Archive for the ‘Young people’ Category

Tuesday Poem: Birmingham

Monday, August 15th, 2011

I think most Tuesday Poets know the outstanding body of work of the English Poet Laureate, Carol Ann Duffy. Most readers around the world will also have heard about the recent riots in England. But perhaps not everyone will know of the dignified courage of the community leader Tariq Jahan in Birmingham, whose beloved son Haroon and his two young friends, Shezad and Abdul, were murdered by a hit and run driver during the troubles in their city.

Carol Ann Duffy wrote this to honour their memory. As Mark Antony said in Julius Caesar, “If you have tears, prepare to shed them now.”

Birmingham
by Carol Ann Duffy

for Tariq Jahan

After the evening prayers at the mosque,
came the looters in masks,
and you three stood,
beloved in your neighbourhood,
brave, bright brothers,
to be who you were –
a hafiz is one who has memorised
the entire Koran;
a devout man –
then the man in the speeding car
who purposefully mounted the kerb …

I think we should all kneel
on that English street,
where he widowed your pregnant wife, Shazad,
tossed your soul into the air, Abdul,
and brought your father, Haroon, to his knees,
his face masked in only your blood
on the rolling news
where nobody’s children riot and burn.

For more Tuesday poems go to the main hub site, where there is a lead poem posted each week. Further poems can be found on the blogs of the Tuesday poet members, in the sidebar.

Manners and happiness

Thursday, February 10th, 2011

While thinking about the new theme of my blog I started trying to compile a list of essential good manners because I think, no, I know, that manners are central to happiness. It’s not only that manners soothe (or maybe smooth) the turning of the wheels of social endeavour, although they do precisely that. It’s also that both the exercise and the experience of good manners makes you feel so good.  It’s a simple but effective route to happiness.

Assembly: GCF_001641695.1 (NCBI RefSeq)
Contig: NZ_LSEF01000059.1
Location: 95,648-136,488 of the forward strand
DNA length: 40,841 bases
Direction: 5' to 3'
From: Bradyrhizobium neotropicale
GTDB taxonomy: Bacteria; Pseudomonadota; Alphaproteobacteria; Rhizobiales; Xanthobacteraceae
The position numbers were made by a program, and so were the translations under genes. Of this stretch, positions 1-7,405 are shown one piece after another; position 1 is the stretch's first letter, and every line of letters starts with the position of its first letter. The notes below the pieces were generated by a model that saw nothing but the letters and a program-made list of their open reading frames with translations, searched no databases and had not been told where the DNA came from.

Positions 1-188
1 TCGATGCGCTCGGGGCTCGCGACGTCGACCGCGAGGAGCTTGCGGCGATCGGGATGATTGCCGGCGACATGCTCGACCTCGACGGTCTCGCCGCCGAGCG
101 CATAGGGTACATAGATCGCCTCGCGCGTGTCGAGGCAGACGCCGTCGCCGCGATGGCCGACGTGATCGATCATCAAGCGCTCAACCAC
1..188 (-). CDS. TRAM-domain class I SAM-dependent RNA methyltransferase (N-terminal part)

So here are my first thoughts, some gleaned from other people; some my own. More will follow in due course.

  • ‘Please’ and ‘thank you’ are essential ingredients in any conversation. That’s any converation.
  • Able young people should give up their seats on public transport for older, less mobile people.
  • If someone pushes past you in a queue, give them enough space to fall flat on their face, or pinch them hard on the bottom while whistling innocently and looking the other way.
  • If you’re invited to a meal at someone’s house it’s good manners to comment positively on the food, and to call or email or write the next day to thank them.
  • Speak about people as if they’re there — ask yourself when gossiping, would I like to be spoken about this way? And if you must gossip – and most of us must – follow the Terence de Vere White golden rule: only gossip about someone to another person who knows them as well – or as little – as you do.